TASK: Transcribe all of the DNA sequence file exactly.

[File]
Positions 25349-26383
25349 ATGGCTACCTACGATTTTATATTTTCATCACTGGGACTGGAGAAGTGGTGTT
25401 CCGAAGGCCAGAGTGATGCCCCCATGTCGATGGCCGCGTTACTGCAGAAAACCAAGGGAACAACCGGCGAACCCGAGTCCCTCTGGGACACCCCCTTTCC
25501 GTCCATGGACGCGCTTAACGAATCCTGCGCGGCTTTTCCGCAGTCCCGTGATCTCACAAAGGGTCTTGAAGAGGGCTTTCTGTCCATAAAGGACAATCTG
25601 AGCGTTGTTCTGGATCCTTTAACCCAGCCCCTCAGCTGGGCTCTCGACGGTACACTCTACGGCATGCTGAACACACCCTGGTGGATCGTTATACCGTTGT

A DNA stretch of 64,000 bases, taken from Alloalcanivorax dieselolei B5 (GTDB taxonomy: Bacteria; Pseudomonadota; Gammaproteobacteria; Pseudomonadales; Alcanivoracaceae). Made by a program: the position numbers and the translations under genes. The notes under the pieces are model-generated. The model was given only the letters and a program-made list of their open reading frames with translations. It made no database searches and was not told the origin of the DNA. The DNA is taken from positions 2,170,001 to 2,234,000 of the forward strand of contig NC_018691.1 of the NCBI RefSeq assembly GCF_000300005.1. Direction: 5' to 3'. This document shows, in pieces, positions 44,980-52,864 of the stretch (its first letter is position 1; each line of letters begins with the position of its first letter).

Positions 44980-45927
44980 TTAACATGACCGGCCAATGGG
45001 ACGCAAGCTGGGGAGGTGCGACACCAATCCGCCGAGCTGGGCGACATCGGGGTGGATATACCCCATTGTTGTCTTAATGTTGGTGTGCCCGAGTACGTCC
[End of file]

Positions 25349-26383
25349 ATGGCTACCTACGATTTTATATTTTCATCACTGGGACTGGAGAAGTGGTGTT
25401 CCGAAGGCCAGAGTGATGCCCCCATGTCGATGGCCGCGTTACTGCAGAAAACCAAGGGAACAACCGGCGAACCCGAGTCCCTCTGGGACACCCCCTTTCC
25501 GTCCATGGACGCGCTTAACGAATCCTGCGCGGCTTTTCCGCAGTCCCGTGATCTCACAAAGGGTCTTGAAGAGGGCTTTCTGTCCATAAAGGACAATCTG
25601 AGCGTTGTTCTGGATCCTTTAACCCAGCCCCTCAGCTGGGCTCTCGACGGTACACTCTACGGCATGCTGAACACACCCTGGTGGATCGTTATACCGTTGT

A DNA stretch of 64,000 bases, taken from Alloalcanivorax dieselolei B5 (GTDB taxonomy: Bacteria; Pseudomonadota; Gammaproteobacteria; Pseudomonadales; Alcanivoracaceae). Made by a program: the position numbers and the translations under genes. The notes under the pieces are model-generated. The model was given only the letters and a program-made list of their open reading frames with translations. It made no database searches and was not told the origin of the DNA. The DNA is taken from positions 2,170,001 to 2,234,000 of the forward strand of contig NC_018691.1 of the NCBI RefSeq assembly GCF_000300005.1. Direction: 5' to 3'. This document shows, in pieces, positions 44,980-52,864 of the stretch (its first letter is position 1; each line of letters begins with the position of its first letter).

Positions 44980-45927
44980 TTAACATGACCGGCCAATGGG
45001 ACGCAAGCTGGGGAGGTGCGACACCAATCCGCCGAGCTGGGCGACATCGGGGTGGATATACCCCATTGTTGTCTTAATGTTGGTGTGCCCGAGTACGTCC